Usually, he'd at least get me a card. Offer to take me to a special restaurant for dinner. Let me order anything I liked. Get a fancy dessert. But, nothing this year. Was eight years of marriage so easily forgotten? Was it so easy to forget me? As I scrubbed at a particularly stubborn spot, I tried to tell myself that there was still time. The day wasn't over, and Vernon had spent the great majority of it at work. He could still come home with a bouquet of flowers, or some other kind of Anniversary gesture. I dried my hands on a towel, and jumped in surprise when I felt a tug on my apron.

“Mum!” Dudley sang with a grin on his pink face.

“Yes, sweetheart?” I asked him fondly. He just pointed to the floor, obviously delighted with himself. There were green and brown lines all over my clean tile. Whatever Dudley had been attempting to draw had migrated from the single sheet of paper he had started with. While part of my mind told myself that it was some kind of abstract piece of genius, another part told me that he just wanted to make a mess. But, Vernon and I agreed. We would always be positive when it came to Dudley; make sure that he felt special and loved. I knelt down and kissed him on the cheek.

“It's beautiful, darling,” I told him. “I wish it could stay here forever.” Yes, that part might have been a lie. My cleaning instincts were already tingling.

“Leave it!” Dudley said, and it sounded like an order. “I like it. It looks good.” I stroked his soft, blonde hair.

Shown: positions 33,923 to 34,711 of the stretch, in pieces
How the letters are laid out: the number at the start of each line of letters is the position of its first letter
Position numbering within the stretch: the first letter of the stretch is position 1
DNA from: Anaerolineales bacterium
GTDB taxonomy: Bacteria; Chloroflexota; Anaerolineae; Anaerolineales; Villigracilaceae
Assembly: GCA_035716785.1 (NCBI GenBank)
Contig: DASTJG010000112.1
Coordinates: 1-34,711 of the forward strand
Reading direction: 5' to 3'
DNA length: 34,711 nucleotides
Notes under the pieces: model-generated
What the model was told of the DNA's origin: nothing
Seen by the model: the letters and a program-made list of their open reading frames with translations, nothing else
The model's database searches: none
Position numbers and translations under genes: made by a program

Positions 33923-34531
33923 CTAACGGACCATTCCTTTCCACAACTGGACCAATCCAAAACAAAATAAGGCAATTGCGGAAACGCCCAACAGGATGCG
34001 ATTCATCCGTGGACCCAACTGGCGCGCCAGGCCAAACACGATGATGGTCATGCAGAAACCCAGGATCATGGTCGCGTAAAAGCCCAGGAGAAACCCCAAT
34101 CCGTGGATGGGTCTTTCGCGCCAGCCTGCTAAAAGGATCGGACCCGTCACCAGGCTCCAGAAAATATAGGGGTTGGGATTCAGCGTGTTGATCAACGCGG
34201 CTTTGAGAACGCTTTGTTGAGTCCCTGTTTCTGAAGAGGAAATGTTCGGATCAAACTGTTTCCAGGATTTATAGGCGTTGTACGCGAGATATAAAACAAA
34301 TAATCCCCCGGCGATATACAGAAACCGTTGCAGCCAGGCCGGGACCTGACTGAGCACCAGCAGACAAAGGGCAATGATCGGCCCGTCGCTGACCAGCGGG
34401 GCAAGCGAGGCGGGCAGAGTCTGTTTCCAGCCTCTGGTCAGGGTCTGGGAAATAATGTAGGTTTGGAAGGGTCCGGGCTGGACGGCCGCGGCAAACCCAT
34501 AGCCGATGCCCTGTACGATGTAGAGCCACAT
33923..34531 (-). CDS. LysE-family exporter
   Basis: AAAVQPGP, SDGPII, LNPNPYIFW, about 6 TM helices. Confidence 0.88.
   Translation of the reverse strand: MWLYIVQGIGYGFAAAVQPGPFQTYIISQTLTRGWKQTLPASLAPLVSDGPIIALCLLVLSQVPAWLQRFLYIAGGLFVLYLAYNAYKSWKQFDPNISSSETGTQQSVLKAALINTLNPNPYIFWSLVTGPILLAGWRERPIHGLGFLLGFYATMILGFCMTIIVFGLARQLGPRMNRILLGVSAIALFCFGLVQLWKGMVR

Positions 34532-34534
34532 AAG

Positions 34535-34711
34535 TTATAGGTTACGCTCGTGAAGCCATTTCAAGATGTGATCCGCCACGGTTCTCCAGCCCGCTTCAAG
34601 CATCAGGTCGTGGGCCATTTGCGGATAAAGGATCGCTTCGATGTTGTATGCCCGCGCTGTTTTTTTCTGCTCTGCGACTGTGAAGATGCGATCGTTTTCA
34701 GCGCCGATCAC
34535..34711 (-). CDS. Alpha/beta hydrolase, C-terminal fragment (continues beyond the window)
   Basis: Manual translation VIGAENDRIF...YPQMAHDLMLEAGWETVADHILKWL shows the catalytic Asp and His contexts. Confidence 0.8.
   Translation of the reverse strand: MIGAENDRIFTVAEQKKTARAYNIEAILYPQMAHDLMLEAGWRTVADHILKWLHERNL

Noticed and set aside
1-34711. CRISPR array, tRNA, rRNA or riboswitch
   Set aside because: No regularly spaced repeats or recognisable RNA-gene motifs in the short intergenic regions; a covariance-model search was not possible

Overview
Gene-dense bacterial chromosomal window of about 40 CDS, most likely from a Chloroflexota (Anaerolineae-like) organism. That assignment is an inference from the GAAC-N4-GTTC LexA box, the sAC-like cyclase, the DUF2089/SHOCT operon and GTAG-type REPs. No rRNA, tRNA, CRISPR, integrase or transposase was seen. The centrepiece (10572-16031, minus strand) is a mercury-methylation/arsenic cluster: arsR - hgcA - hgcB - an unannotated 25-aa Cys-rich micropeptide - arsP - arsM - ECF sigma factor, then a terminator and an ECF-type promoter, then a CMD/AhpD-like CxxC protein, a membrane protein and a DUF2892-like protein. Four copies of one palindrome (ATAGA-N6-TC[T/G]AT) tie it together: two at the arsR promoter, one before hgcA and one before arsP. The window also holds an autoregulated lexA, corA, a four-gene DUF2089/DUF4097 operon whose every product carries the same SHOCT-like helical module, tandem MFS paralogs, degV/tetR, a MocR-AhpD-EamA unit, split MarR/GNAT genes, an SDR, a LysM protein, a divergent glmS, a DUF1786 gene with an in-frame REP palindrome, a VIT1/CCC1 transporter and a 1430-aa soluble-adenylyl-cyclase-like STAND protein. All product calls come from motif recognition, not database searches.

“It can stay for a little while, Duddy,” I tried carefully.

Dudley glared at me. “You said you liked it!”

“I do, precious,” I tried to insist. “But...”

His face went from pink to red. I knew we were moments from tantrum mode.

Thankfully, I heard the front door burst open.

“Dad!” Dudley cheered, streaking away from me and into the hallway.

“Dudders!” I heard Vernon roar. I quickly checked my reflection in the spotless toaster, and patted down a few stray hairs. Was it too late for us to go out for dinner? We could at least do dessert somewhere. We could get dressed up just like the old days. I would wear my maroon dress.

I heard Dudley whoop about something, and then my husband of exactly eight years walked into the kitchen, setting his briefcase on the counter. No flowers. No present that I could see. Though a jewelry box might be small enough to fit inside his pocket.

He pecked me quickly on the lips, his mustache tickling me as usual. I could tell right away that he was in a good mood.

“I have exciting news!” he said.

I expected him to sit down. Normally the first thing he did after work was kick off his shoes and take a seat. Maybe he had plans that we had to leave right away for. Maybe he had gotten Mrs. Figg to watch both boys for the evening. Even Dudley could handle it for a few hours. He could just bring one of his hand-held video games. I'd seen him be silent for full days with one.

“What's that, dear?” I asked him, trying not to sound too excited.

“We're going away!” he answered, and my heart jumped. He had remembered! Maybe we were going to Paris! Or Rome! Maybe he remembered that on our third date I told him how I've always wanted to see Rome. Maybe he had been smart enough to send for Aunt Marge to come stay with the boys. Then we could be gone for days. The very thought.

“W-we're going away?” I stumbled over my words in my excitement.

“Well, I should rephrase,” Vernon answered. “Dudders and I are going away.”

It didn't sink in right away.

I just stared blankly at him, my mouth partway open.

“Mr. Mitchell is taking some of the higher-ups away for some recreational retreat thing this weekend,” Vernon continued to explain, not noticing the strange expression on my face. “He's letting us bring our sons. Now, originally I wasn't asked to go, but after I stood out at last week's meeting...” He finally paused. “Are you alright?”